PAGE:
Our job relationships can vary throughout our lives. Some people see their job as a means to an end, others treat jobs as stepping stones, while others are always content in their work – and some of us never are. But what if there was a way to always enjoy your work? Read on to explore how it is possible to love your job – whatever it is.
What are Your Values?
If you look around the web, you will find lots of advice on how to turn your hobby into your full-time job. But what about those people who took a job just because they needed the money – and ended up loving it? It is possible to find satisfaction in unusual places and many people end up in jobs they would never have dreamed of pursuing. Life can sometimes take us on a wholly unexpected path.
The trick in finding joy in your job is analyzing what it is you value about work. Is it the chance to make a difference to other people’s lives? Is it working with interesting people? Is it feeling part of a larger whole? Is it developing your knowledge of an industry? Is it about earning a regular income? Or is it about being able to leave the work behind at the end of the day to focus on other things? Having time to pursue your hobbies might be more important to you than your work, whether it is playing in a band, practicing a sport, or even playing online bingo.
The Freedom of Routine Work
Although some people need variety in their work to feel stimulated, they might also find a surprising level of satisfaction in routine work. A job that requires a set action to be performed with no right or wrong way of doing it and no subjectivity can be attractive due to its routine. Simple work that requires little creativity leaves you free to keep your mind fresh for when you finish work and want to pursue your hobbies.
A more demanding job could leave you exhausted at the end of the day, but the simplicity of a routine job might leave you feeling freer and happier. An example would be stacking shelves in a supermarket. Although on paper it might not sound like an ideal job, in practice it can be highly satisfying. Simple tasks can take on a meditative quality, being absorbing yet mentally unchallenging. A ‘boring’ job can be enjoyable if you value what it gives you.
One reason not to try to make your hobby your job is that it could sap the enjoyment out of it. One of the pleasures in a hobby that you pursue purely for the enjoyment of the act itself is that no expectation is placed on you. It is solely about your own pleasure and removed from the demands of work. If your beloved activity gets tied up with working hours, quality checks, deadlines, invoicing and customer satisfaction, it might lose some of its sparkles. For example, if you like to bake cupcakes and decide to turn this hobby into a catering business, you might be successful but find you no longer enjoy baking at home. Or a gym lover who becomes as a personal trainer might find they no longer enjoy working out in their spare time.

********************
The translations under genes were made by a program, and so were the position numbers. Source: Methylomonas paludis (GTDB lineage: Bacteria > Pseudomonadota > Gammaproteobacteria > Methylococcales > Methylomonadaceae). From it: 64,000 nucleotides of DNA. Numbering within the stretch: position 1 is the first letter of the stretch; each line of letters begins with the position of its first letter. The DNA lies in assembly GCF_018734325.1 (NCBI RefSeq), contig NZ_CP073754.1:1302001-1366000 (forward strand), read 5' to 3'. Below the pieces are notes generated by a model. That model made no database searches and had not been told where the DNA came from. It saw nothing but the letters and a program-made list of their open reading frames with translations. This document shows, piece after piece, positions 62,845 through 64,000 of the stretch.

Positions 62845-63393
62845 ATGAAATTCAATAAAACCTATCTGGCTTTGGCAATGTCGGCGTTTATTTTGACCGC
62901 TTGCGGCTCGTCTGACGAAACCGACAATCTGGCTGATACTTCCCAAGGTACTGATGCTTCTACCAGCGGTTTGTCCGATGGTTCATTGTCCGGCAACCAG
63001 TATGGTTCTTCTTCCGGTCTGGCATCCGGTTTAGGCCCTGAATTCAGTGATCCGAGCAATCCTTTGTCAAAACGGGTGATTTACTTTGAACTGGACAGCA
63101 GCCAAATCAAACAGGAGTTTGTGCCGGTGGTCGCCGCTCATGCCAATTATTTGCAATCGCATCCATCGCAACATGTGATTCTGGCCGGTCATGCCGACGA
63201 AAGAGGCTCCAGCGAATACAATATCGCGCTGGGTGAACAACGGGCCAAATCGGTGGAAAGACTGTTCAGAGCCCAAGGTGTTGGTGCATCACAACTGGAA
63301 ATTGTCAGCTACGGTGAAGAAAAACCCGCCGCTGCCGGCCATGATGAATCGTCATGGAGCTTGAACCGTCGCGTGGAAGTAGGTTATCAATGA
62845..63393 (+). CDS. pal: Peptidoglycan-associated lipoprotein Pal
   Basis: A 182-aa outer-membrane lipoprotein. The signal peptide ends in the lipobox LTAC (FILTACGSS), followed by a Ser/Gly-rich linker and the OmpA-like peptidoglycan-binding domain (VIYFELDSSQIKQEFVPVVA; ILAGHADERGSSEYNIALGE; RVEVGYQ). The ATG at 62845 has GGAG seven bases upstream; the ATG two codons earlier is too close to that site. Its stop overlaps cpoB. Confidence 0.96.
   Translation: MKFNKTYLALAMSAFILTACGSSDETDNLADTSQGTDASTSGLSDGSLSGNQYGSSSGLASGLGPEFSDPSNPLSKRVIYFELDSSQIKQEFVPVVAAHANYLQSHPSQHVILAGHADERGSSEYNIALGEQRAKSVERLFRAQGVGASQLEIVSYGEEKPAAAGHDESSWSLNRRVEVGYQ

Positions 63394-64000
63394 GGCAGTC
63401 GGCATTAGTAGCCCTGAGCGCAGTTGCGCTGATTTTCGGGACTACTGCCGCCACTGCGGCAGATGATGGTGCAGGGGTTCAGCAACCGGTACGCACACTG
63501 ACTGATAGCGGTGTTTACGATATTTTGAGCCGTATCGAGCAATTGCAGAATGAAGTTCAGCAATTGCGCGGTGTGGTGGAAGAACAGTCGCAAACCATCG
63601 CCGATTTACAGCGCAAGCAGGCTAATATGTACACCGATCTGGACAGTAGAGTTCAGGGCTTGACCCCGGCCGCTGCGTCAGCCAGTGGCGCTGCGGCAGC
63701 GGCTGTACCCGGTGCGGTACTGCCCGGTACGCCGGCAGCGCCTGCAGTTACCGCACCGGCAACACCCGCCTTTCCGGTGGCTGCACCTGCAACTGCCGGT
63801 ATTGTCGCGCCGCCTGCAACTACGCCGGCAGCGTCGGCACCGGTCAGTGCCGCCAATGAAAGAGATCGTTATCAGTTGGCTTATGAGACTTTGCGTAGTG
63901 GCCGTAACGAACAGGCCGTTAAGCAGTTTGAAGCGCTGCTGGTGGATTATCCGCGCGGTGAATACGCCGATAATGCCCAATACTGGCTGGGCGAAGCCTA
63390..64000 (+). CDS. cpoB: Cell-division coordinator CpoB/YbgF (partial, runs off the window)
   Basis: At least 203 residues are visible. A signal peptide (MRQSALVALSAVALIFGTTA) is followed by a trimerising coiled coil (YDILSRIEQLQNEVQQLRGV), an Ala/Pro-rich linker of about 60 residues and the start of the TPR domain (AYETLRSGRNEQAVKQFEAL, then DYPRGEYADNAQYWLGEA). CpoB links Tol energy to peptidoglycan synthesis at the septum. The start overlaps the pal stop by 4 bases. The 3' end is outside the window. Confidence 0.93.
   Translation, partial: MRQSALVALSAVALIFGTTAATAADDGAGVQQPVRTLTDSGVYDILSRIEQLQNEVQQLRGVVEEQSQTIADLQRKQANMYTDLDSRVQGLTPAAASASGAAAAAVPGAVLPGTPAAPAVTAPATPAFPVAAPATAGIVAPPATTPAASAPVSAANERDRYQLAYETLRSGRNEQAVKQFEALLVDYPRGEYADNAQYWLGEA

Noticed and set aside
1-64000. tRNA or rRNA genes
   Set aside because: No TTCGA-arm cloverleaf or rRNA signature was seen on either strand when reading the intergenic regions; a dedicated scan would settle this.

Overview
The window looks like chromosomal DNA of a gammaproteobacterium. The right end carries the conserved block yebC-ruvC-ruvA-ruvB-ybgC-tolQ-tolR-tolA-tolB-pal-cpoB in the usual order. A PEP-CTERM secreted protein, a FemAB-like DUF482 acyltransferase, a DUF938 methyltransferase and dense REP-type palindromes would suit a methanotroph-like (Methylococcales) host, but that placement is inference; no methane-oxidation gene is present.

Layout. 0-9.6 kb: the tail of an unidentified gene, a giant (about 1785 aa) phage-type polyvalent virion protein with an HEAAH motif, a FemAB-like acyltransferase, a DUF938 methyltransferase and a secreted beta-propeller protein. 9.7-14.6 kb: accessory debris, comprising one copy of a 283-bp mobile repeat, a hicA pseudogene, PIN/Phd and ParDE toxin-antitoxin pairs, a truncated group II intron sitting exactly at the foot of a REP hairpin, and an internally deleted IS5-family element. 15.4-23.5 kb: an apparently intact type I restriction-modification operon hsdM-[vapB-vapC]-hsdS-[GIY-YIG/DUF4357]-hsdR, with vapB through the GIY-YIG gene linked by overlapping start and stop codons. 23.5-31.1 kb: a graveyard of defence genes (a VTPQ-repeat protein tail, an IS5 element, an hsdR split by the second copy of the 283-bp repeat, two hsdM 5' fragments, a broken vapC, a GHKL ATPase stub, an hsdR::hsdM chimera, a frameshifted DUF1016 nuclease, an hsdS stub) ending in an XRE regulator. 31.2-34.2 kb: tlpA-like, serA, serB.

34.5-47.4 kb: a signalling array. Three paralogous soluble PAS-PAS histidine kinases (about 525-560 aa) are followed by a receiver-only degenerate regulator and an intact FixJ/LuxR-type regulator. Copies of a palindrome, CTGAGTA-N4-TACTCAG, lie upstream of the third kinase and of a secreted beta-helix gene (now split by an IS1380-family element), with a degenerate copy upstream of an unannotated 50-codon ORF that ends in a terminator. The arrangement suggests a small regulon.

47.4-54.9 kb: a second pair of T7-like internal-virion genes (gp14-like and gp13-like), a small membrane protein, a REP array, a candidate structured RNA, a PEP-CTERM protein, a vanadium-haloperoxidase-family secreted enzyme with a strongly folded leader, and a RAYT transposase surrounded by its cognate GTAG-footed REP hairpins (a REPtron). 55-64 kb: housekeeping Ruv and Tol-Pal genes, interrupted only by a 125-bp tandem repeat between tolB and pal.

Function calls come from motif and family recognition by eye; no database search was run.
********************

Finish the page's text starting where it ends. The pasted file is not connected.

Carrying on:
How to Make Your Job More Enjoyable
There are lots of ways to make your job better, no matter where you work. If you work in an office, personalising your workspace has been shown to improve your mood, so add photos, personal items such as your own mouse mat, mug, plants or your children’s drawings. Plants in the office have been shown to boost morale and they are also healthy as they remove toxins and carbon dioxide from the air, making the room feel fresher, which can potentially make you feel more alert.
For any job that is not particularly enjoyable in itself, you can focus on what it does give you. For example, perhaps you earn a good wage that enables you to enjoy your hobbies, or perhaps your work with some great people. Does your work give you the chance to travel or learn new skills? It might be about the wonderful location you get to live in, or the fact the working hours fit around the rest of your life. Thinking of your job as a tool or ‘enabler’ that lets you live the lifestyle you want, is a good way of seeing the positive side of your job.
For example, someone might move to work abroad simply for the chance to travel in a new country and practise their language skills – the job itself is a secondary consideration. Someone else might take a job because it gives them the chance to learn new IT skills, as the work is remote or the hours are flexible.
Another important thing about job satisfaction is matching your work to your personality. Some people are happy to sacrifice quality of life to pursue their dreams, keeping their eye on the bigger, long-term picture. Other people are happier putting ambition to one side and focusing on quality of life in the here and now.
Although you might have big plans for a career in a certain industry, life can get in the way and send you off in another direction. Just because you don’t end up in your ‘dream job’ doesn’t mean you can’t be happy in your work. And even if you do get your ‘dream job’ it might not turn out as wonderful as expected in reality. Be careful not to fall into the ‘the grass is always greener’ trap because it often isn’t the case. All jobs have their difficult parts and their irritations, no matter how perfect they might appear on paper.
If you truly can’t find any satisfaction in your job, think about a career change. There are always other opportunities out there and people retrain for new jobs all the time. Consider exactly what you value in a job what you need out of it – then go for it! We all deserve to love our jobs – and it is always possible if you approach it with the right mindset.